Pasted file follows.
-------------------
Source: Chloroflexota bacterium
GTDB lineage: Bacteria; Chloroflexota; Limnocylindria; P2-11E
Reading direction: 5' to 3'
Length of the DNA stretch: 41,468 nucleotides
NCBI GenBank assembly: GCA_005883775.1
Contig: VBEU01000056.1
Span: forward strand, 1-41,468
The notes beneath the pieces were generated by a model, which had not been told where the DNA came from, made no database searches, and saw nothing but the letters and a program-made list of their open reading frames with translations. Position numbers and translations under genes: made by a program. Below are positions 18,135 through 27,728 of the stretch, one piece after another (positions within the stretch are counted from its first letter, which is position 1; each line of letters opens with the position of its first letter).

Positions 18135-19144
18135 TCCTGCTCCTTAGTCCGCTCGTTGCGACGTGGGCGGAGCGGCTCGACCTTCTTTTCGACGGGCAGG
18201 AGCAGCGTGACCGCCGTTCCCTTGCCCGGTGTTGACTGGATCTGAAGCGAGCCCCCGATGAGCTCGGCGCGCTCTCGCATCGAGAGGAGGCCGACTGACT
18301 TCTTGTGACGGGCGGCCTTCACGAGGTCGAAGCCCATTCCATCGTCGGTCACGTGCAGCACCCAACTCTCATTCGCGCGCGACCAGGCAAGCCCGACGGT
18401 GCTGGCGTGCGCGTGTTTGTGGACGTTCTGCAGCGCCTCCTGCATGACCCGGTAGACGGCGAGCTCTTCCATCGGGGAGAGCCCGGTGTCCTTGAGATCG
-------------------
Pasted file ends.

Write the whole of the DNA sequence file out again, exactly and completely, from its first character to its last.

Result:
Source: Chloroflexota bacterium
GTDB lineage: Bacteria; Chloroflexota; Limnocylindria; P2-11E
Reading direction: 5' to 3'
Length of the DNA stretch: 41,468 nucleotides
NCBI GenBank assembly: GCA_005883775.1
Contig: VBEU01000056.1
Span: forward strand, 1-41,468
The notes beneath the pieces were generated by a model, which had not been told where the DNA came from, made no database searches, and saw nothing but the letters and a program-made list of their open reading frames with translations. Position numbers and translations under genes: made by a program. Below are positions 18,135 through 27,728 of the stretch, one piece after another (positions within the stretch are counted from its first letter, which is position 1; each line of letters opens with the position of its first letter).

Positions 18135-19144
18135 TCCTGCTCCTTAGTCCGCTCGTTGCGACGTGGGCGGAGCGGCTCGACCTTCTTTTCGACGGGCAGG
18201 AGCAGCGTGACCGCCGTTCCCTTGCCCGGTGTTGACTGGATCTGAAGCGAGCCCCCGATGAGCTCGGCGCGCTCTCGCATCGAGAGGAGGCCGACTGACT
18301 TCTTGTGACGGGCGGCCTTCACGAGGTCGAAGCCCATTCCATCGTCGGTCACGTGCAGCACCCAACTCTCATTCGCGCGCGACCAGGCAAGCCCGACGGT
18401 GCTGGCGTGCGCGTGTTTGTGGACGTTCTGCAGCGCCTCCTGCATGACCCGGTAGACGGCGAGCTCTTCCATCGGGGAGAGCCCGGTGTCCTTGAGATCG